Journal of Diabetes & Metabolism

ISSN - 2155-6156

Helicobacter pylori in patients undergoing laparoscopic sleeve gastrectomy. Should we really care?

Joint Event on 25th International Conference on Human Metabolic Health- Diabetes, Obesity & Metabolism & 2nd World Congress on Nutrition and Obesity Prevention

March 21-22, 2019 Dubai, UAE

Brianna Twomey

Geelong University Hospital, Australia

Posters & Accepted Abstracts: J Diabetes Metab

Abstract :

Background: Obesity is a significant public health priority of the 21st century. Laparoscopic sleeve gastrectomy (LSG) is an effective weight loss strategy for obese patients and is currently the most common type of weight loss procedure in Australia.1 However, the impact of Helicobacter Pylori (H. pylori) infection on post-operative surgical complications is relatively unknown.

Aims: The aim of this systematic review is to determine whether histological diagnosis of H. pylori during examination of excised gastric specimens is associated with post-operative complications including leakage and bleeding in patients undergoing LSG.

Methodology: A search was conducted from inception to mid-January 2019 using electronic databases; PubMed, Medline, Embase and Cochrane library, to identify all studies evaluating the association between H. pylori confirmed on histological examination of excised gastric specimens following LSG and post- operative complications including leakage and bleeding. A systematic review was conducted in accordance with the Preferred Reporting Items for Systematic Reviews and Meta-analyses (PRISMA) guidelines.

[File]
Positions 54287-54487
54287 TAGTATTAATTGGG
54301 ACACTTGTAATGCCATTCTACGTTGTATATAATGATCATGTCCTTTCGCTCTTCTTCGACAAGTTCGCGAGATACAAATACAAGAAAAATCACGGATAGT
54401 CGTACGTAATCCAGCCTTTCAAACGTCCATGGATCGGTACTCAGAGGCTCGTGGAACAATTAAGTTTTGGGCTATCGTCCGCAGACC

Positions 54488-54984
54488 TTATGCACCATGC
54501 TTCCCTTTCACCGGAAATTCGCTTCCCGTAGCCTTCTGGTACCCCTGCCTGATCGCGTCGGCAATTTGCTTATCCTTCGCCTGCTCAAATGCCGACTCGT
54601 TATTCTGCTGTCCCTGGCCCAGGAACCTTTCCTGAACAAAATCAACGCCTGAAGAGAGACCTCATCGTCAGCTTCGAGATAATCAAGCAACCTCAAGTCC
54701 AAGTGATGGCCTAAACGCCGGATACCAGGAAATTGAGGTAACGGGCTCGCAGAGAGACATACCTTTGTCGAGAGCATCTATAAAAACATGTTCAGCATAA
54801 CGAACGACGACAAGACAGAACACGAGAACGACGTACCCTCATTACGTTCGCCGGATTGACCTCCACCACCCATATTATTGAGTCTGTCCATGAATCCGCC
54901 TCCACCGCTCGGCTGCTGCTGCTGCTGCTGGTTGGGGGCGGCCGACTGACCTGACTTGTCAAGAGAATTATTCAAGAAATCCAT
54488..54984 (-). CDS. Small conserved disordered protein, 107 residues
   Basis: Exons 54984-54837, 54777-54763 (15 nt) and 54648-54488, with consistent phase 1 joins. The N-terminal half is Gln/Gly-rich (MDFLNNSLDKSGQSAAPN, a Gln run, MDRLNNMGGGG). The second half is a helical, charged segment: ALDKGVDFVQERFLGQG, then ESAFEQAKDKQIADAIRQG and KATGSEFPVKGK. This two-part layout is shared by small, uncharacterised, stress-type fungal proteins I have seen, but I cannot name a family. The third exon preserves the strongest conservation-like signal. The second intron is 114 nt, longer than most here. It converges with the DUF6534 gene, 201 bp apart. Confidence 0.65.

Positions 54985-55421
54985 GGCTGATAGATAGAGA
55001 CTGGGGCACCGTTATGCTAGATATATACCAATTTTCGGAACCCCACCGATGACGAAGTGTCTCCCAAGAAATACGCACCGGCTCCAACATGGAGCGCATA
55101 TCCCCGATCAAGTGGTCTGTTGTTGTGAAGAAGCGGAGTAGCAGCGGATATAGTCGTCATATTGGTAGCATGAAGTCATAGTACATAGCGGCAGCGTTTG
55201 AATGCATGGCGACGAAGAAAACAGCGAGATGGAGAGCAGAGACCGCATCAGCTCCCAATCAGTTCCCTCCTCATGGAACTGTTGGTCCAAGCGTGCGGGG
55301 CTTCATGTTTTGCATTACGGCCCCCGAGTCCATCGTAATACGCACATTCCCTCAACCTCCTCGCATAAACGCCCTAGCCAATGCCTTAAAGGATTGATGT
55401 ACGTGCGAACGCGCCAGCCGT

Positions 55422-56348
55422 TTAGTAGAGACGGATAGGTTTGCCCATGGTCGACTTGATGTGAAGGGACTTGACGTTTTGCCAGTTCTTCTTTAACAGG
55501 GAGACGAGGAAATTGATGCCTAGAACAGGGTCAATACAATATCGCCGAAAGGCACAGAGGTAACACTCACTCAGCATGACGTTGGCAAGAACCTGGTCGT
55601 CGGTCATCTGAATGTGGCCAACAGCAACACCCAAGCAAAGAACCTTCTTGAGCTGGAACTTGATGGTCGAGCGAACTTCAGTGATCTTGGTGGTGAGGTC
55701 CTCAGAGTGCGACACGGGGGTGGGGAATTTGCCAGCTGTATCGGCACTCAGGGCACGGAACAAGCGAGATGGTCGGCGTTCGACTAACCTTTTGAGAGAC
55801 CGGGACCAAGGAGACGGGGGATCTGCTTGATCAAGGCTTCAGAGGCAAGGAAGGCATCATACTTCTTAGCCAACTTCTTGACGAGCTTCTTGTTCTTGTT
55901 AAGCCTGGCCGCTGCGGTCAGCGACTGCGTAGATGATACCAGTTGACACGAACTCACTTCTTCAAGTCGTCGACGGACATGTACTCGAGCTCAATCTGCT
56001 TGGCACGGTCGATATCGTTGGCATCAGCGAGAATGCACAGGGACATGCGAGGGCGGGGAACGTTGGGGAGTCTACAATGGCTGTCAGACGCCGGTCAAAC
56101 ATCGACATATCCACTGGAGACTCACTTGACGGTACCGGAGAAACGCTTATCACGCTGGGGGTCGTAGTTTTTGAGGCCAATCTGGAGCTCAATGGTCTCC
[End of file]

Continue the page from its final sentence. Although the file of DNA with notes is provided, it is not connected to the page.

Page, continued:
Results: A total of 73 articles were identified through a database search. These articles were screened by title and abstract followed by appraising selected full texted articles for eligibility, which identified the studies for inclusion in the systematic review.

Conclusion: The findings of this systematic review indicate that the presence of H. pylori is not associated with post-operative leakage or bleeding following LSG for the management of obesity. Further research, ideally involving studies with a larger sample size is required to support these findings.

References Australian Institute of Health and Welfare 2017. Weight loss surgery in Australia 2014???15: Australian hospital statistics. Cat. no. HSE 186. Canberra: AIHW.

Biography :

Brianna Twomey is currently working in St. Vincent's Hospital, Melbourne, Australia.